Five Can’t-Miss Summer Light Festivals
From Sydney to Providence, the world will be set aglow with millions of lights this season
The moon will have some competition this summer as several cities around the globe gear up for their annual after dark light festivals. From Vancouver to Sydney, all eyes will be focused on the millions of colorful lights illuminating bridges, skyscrapers, cathedrals, rivers and more around the world. Here are five eye-popping light festivals that are sure to catch your attention this summer.
Digital Graffiti, Alys Beach, Florida (May 19-21)
If there is one place in the world that’s ideal for projecting art, it just might be Alys Beach. Located in the Florida Panhandle about 80 miles east of Pensacola, this beachfront community is known for its whitewashed buildings, offering the perfect backdrop for artists to display their original light-projected works during Digital Graffiti, an annual light festival. Now in its tenth year, the upcoming event will showcase the works of more than a dozen artists from around the world selected for their use of digital technology to create boundary-pushing art. A team of judges will be on hand to select the best pieces, and winners will walk away with cash prizes. And unlike regular graffiti, no telltale marks will be left behind once the festival wraps.
Vivid Sydney, Sydney, Australia (May 26 - Jun. 17)
From an illuminated dance floor perched high atop the Sydney Harbor Bridge that looks like it was ripped from the days of disco, to a menagerie of gigantic animal light sculptures at Taronga Zoo, there's no object too big or too small to be lit up during Vivid Sydney. As was the case in previous years, the world’s largest festival of projected lights will take over the cityscape of Sydney for 23 nights of spectacular shows, concerts and other innovative events. New this year and already generating buzz: an array of colorful installations planned throughout Barangaroo, a hip neighborhood on the city’s northwestern edge, such as “Day in the Light,” an outdoor theater that blends light and sound resulting in a multidimensional experience.
Illumination Vancouver, Vancouver, Canada (Weekends, May 5 - Sep. 10)
When an event claims to be the largest light show in North America, visitors’ expectations are understandably sky high—but Illumination Vancouver International Summer Night Market won't disappoint. Event organizers anticipate more than 300,000 people will attend this year’s massive festivities, which will stretch across 200,000 square feet of space and include live performances, more than 200 food and merchandise vendors, and, of course, plenty of bright lights. Each weekend will be dedicated to a specific theme (think music, dance or teddy bears—yes, there will be 30 giant, custom-made teddy bears scattered throughout the venue), but the highlight will be the 12 imaginative light displays that are sure to fill up Instagram feeds all summer long.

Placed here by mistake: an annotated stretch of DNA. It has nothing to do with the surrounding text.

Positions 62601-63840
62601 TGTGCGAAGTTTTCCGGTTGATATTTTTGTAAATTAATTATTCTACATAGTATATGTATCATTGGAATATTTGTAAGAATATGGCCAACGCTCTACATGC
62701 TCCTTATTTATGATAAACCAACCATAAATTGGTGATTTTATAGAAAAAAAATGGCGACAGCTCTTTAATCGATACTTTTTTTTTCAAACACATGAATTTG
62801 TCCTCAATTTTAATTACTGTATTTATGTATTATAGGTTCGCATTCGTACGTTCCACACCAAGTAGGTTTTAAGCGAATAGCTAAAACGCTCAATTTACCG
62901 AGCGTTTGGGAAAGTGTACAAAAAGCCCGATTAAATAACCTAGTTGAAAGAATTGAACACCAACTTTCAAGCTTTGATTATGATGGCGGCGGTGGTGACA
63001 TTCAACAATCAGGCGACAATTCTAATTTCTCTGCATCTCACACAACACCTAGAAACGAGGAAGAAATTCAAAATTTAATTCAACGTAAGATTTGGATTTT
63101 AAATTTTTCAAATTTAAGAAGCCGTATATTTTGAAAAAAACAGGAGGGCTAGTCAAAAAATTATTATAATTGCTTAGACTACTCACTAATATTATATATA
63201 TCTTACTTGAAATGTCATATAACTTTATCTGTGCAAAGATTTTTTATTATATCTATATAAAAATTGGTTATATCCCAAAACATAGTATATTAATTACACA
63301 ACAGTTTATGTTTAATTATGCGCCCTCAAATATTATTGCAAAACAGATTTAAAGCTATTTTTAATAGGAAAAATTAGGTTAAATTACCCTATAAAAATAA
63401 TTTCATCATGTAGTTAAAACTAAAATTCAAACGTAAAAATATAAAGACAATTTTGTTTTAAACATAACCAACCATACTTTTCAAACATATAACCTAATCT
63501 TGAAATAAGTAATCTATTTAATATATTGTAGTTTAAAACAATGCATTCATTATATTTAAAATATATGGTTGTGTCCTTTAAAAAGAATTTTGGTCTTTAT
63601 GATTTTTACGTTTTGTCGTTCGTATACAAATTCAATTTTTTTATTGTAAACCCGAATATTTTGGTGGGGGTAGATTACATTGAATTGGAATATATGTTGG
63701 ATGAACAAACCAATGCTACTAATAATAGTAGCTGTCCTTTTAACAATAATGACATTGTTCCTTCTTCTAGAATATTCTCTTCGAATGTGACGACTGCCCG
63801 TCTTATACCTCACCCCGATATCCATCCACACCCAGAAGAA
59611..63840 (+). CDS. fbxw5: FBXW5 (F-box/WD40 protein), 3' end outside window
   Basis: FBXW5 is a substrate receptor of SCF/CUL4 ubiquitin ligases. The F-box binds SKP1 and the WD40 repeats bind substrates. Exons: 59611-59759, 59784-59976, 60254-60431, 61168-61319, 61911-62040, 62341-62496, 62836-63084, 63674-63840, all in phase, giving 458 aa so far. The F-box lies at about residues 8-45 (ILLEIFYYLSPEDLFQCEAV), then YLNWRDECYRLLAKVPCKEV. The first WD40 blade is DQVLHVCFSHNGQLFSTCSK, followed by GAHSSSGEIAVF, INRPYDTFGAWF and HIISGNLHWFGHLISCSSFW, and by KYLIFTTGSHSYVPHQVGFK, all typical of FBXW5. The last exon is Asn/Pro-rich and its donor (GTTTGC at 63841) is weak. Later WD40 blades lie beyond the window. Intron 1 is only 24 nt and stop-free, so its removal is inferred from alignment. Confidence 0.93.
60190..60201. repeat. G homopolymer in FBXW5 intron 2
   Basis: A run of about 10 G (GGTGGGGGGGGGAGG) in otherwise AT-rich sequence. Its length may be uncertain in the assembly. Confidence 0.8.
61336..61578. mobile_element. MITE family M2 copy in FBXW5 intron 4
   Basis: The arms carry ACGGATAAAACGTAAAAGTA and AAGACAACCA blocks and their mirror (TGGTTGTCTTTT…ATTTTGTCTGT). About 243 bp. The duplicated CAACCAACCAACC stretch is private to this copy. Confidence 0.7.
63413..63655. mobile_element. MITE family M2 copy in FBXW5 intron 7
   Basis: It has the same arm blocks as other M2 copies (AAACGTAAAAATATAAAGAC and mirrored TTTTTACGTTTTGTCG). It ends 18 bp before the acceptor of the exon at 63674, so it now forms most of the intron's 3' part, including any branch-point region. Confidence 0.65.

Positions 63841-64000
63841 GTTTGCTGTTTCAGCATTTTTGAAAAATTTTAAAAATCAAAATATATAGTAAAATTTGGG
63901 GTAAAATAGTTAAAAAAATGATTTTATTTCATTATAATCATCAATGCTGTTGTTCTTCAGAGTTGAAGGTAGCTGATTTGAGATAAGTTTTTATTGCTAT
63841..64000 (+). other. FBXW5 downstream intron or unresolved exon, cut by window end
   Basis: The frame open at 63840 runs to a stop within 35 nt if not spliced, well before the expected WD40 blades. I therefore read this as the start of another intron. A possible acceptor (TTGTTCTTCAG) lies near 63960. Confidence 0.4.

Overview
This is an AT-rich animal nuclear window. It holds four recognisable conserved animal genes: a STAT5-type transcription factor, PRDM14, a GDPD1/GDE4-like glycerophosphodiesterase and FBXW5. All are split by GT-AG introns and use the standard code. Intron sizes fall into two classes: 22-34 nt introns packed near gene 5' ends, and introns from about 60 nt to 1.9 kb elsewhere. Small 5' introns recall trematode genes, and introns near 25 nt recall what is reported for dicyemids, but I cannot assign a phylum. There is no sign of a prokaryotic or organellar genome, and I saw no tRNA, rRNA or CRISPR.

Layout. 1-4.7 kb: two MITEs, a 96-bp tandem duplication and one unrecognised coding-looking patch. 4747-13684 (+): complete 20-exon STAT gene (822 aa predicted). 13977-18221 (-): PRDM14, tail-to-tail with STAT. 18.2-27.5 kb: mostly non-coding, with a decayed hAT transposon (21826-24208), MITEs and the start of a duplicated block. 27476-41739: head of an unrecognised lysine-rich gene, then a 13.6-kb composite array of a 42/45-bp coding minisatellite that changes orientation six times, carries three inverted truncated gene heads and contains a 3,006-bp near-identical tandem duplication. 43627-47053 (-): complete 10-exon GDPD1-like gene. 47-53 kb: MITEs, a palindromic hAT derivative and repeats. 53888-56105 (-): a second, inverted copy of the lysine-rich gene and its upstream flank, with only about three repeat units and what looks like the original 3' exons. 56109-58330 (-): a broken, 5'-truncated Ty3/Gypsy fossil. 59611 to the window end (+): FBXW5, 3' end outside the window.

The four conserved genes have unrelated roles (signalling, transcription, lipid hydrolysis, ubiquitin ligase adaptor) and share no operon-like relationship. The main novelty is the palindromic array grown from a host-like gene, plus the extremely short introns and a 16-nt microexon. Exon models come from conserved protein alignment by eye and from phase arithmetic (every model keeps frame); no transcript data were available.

Cathedral of Light, Rouen, France (Jun. 3 – Sep. 23)
The Rouen Cathedral of Notre Dame in Rouen, France, is already a sight to behold, but it becomes even more breathtaking each summer when a kaleidoscopic light show uses projection mapping to cast colorful images onto its ancient facade. Called the Cathedral of Light, the annual event will focus on two themes this year: Joan of Arc and the Vikings. Combined with sound, the result is a nightly show that brings important aspects of French history to life in an unexpected way.
WaterFire, Providence, Rhode Island (May 19 and select Thursdays and Saturdays all summer)
While many light festivals around the world use cutting-edge technology, like mapped projections and LED displays, to garner ooohs and aaahs, WaterFire in Providence, Rhode Island, relies on good old-fashioned fire to light up the cityscape. Since 1994, this nightly event has drawn crowds by the thousands to the Moshassuck and Providence rivers, two arteries that snake through the city center. Floating atop the waterways are 86 anchored braziers (metal receptacles) filled with blazing piles of wood, which are replenished throughout the night by workers on boats. Just think of it as one continuous bonfire.